US-Europe derivatives rulemaking deal “falls at first hurdle”
Senior financial industry executives have expressed disappointment at the failure of the US and European securities regulators to realise a deal over derivatives reforms and swap execution facilities, the new category of US execution venues brought in under the Dodd-Frank Act.
“The Path Forward document has failed at the first hurdle,” said Anthony Belchambers, chief executive at the Futures and Options Association in London. “It’s all very well making speeches about cooperation, but words and agreements need to be followed by actions. If regulators on both sides are really serious about transatlantic progress, the issues for SEFs need to be sorted out and it’s just not been happening.”
Belchambers was referring to a deal signed in July between the European Commission and US regulator the CFTC, under which both sides effectively agreed to recognise the other’s rules as equivalent in certain circumstances. The deal was hailed at the time as a significant breakthrough and a sign that global coordination towards the G20 agreement on derivatives reforms was working.
However, on 2 October new US rules requiring virtually all firms that trade derivatives to register with a Swap Execution Facility took effect, with no exemption or delay for non-US firms. Just days before the deadline, EU commissioner Michel Barnier sent a letter to the CFTC’s Gary Gensler asking for more time until an EU-US deal could be worked out. No reply came in time and the European Commission is now concerned that European firms could be liable under the US rules.
Adding to the complications, the US government shutdown caused by internal political wrangling over the budget has left the CFTC with a skeleton staff of just 30 personnel deemed ‘essential’. Last week, the European Commission told Banking Technology of its concerns that the US shutdown was hampering the prospects for a deal.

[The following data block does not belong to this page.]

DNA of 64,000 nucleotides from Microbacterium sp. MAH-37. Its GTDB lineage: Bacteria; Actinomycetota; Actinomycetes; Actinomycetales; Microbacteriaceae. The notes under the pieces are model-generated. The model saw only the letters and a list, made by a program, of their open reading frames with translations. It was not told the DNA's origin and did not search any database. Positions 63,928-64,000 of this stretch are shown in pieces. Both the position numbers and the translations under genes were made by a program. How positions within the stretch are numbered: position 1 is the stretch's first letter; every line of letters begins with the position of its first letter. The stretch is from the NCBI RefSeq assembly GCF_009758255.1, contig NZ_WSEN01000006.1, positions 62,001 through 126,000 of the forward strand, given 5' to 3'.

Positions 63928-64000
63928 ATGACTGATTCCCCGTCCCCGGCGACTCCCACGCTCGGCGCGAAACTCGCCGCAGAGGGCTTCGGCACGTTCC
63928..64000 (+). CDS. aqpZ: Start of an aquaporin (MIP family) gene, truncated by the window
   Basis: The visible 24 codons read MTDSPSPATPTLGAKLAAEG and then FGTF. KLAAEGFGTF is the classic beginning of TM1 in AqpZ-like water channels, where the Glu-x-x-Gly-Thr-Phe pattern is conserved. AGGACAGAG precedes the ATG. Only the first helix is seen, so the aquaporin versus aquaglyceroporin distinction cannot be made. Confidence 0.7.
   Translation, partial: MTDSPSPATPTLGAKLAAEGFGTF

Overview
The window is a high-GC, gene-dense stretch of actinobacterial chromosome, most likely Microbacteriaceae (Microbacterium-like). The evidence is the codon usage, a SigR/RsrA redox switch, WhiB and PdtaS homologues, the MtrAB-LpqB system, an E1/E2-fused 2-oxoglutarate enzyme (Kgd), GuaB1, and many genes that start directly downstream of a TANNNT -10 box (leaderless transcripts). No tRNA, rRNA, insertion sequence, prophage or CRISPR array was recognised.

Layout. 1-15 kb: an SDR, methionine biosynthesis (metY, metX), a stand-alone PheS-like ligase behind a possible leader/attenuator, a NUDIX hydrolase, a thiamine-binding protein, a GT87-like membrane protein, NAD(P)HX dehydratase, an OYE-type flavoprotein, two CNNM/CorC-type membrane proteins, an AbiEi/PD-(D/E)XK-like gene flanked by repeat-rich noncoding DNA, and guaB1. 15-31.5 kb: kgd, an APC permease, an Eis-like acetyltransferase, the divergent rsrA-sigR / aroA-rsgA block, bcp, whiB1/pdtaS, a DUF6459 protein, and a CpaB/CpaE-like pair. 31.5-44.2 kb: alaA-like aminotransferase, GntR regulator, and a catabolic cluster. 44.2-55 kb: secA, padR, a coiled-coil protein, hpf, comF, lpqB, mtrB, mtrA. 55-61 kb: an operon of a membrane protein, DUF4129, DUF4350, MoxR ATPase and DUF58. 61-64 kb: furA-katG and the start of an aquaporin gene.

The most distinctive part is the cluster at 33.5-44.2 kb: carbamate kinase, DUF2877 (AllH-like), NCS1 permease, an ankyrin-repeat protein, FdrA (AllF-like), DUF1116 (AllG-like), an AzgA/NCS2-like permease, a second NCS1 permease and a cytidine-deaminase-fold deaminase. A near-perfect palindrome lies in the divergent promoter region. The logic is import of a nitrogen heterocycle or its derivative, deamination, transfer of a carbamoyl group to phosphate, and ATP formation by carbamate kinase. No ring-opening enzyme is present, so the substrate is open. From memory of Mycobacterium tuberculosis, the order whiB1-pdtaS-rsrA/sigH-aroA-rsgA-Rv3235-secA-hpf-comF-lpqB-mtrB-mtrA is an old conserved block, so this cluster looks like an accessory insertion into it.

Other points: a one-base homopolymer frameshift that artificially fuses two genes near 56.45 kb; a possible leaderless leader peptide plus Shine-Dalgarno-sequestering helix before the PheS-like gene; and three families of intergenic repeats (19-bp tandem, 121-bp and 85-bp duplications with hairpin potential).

“Barnier was right to ask for more time,” said Belchambers. “The reality is the US is ahead of Europe. That means either the EU has to catch up – which is unlikely, given the complexity and sovereign powers of its member states – or the US has to slow down. Unless there’s a rationalisation, you get extra-territorial problems. I can only hope that IOSCO will get a grip on this, because these international disputes really do have to be sorted out.”
The International Organisation of Securities Commissions is an association of regulators from 100 different member countries. IOSCO’s main purpose is to promote high standards of regulation and provide a forum for national regulators to cooperate with each other. The organisation is due to release its next set of regulatory principles in Q2 next year. Belchambers has high hopes that IOSCO could be the intermediary that helps to bring progress. However, he acknowledges that the fact that the organisation can issue guidelines, but has no enforcement power, is a potential stumbling block.
“Really, IOSCO needs to have an enforceable mandate,” said Belchambers. “We mustn’t lose sight of the fact that the G20 has been calling for coherence and international cooperation time and time again, and yet when it comes to the details, the regulation gets badly fractured at a national level. IOSCO needs a stick to wield.”
In the spirit of transatlantic cooperation, the London-based Futures and Options Association formed its own merger agreement with the US Futures Industry Association in June. Both organisations are representative bodies that can express the voice of their members, but do not enforce regulatory policies.